The Cleveland Clinic

Eye Safety and Sports

Americans love sports and they love to look fashionable. And we oftentimes insist that sports and fashion go together, sometimes our own detriment. For while protective eye gear may never be the latest craze in tennis or baseball, think for a moment about the logic of not protecting our eyes.

We wear helmets to protect our heads and pads and braces to protect our bones and joints, so why not take the extra step to protect our eyes? We take extra steps to prevent concussions, broken bones, bruises and chipped teeth, but what do we do to prevent the possibility of permanent vision loss, a scratched cornea or fractured eye socket?

Broken bones and bruises will heal, but a serious eye injury can put you on the disabled list from your favorite sport for the rest of your life.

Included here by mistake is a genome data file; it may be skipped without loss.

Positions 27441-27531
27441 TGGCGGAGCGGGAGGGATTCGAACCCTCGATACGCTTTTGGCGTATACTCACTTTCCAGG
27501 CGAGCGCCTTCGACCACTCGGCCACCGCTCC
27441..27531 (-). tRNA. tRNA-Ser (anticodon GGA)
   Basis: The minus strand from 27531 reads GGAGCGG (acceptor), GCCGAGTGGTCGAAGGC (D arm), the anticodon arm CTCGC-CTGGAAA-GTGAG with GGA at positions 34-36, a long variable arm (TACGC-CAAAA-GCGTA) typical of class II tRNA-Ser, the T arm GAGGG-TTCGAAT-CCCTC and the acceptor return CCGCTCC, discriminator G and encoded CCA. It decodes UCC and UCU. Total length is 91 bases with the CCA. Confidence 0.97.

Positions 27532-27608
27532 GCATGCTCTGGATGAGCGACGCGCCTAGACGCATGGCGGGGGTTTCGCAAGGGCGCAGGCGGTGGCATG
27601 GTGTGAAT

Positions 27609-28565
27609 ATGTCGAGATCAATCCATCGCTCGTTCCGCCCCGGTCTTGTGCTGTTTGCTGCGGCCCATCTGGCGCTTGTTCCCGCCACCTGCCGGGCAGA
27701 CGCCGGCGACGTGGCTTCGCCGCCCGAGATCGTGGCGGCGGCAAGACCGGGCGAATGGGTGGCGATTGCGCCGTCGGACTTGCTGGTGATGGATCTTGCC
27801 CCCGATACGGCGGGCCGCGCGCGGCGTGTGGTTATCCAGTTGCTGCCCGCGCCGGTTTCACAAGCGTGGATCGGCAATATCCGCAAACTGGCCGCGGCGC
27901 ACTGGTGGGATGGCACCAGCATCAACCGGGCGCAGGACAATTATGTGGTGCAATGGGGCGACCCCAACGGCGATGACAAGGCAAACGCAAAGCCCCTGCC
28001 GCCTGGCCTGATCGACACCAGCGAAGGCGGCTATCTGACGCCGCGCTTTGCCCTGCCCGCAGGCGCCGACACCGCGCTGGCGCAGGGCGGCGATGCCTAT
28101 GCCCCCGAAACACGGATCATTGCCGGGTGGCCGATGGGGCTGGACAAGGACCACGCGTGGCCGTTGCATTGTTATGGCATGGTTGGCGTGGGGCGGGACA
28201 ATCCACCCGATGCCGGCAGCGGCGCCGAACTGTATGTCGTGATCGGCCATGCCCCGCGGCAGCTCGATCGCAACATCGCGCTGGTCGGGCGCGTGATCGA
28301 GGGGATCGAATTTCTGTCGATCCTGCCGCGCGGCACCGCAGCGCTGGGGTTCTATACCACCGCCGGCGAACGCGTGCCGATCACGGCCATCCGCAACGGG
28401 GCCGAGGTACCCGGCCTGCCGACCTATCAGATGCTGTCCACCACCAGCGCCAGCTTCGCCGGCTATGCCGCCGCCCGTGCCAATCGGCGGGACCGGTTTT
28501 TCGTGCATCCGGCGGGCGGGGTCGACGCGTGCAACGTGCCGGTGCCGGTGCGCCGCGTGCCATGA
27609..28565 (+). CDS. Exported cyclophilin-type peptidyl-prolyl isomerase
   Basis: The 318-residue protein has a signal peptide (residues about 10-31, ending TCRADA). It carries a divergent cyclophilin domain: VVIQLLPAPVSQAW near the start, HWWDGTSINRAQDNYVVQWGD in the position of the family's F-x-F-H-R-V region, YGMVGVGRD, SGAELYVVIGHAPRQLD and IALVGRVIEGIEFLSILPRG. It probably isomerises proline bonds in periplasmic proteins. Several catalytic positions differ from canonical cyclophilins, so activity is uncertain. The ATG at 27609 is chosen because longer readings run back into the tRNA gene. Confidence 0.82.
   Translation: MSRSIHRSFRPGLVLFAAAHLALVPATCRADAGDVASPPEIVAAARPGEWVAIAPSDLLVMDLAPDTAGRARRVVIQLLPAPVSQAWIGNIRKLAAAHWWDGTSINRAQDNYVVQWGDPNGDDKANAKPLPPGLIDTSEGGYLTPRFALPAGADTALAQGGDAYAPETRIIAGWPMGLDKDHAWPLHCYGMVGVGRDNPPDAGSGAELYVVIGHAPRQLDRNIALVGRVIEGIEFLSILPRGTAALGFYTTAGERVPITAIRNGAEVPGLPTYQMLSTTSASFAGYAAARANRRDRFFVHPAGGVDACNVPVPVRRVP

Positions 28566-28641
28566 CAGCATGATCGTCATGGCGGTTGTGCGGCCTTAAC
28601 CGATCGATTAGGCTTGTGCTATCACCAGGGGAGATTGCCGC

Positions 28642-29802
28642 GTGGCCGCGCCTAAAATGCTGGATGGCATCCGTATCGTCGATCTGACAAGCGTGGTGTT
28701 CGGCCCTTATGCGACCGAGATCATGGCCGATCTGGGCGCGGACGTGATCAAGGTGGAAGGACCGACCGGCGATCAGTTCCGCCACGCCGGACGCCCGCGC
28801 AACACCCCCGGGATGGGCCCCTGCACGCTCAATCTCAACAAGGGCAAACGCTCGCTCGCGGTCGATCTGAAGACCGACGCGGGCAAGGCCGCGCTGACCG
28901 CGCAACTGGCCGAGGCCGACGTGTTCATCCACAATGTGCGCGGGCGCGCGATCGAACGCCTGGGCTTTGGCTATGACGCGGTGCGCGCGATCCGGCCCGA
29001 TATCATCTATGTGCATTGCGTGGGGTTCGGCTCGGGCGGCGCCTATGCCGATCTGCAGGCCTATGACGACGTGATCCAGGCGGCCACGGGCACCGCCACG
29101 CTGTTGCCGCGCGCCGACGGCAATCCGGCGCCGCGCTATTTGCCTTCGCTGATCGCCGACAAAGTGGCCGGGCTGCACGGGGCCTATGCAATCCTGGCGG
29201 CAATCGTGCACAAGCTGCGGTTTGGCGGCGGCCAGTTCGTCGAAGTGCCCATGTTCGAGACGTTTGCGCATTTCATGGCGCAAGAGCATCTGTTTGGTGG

How do I Protect My Eyes Will Playing Sports?

The ways in which an unprotected eye may be injured in a sporting event are too numerous to count. But the ways in which we can protect our eyes are simple and straightforward. It is especially important that children, who are learning to coordinate or who have low skill levels wear protective eye gear. To reduce the risk of a serious eye injury, the following precautions should be taken when playing.

Baseball. In the event of an errant pitch, a ball lost in the sun or a thrown bat, a baseball player should wear a faceguard made of a sturdy plastic or polycarbonate metal material along with eye goggles or eye guards.

Basketball. Basketball players should wear eye goggles at all times in the event of an errant elbow, a stray poke from another player's finger or even an errantly thrown basketball.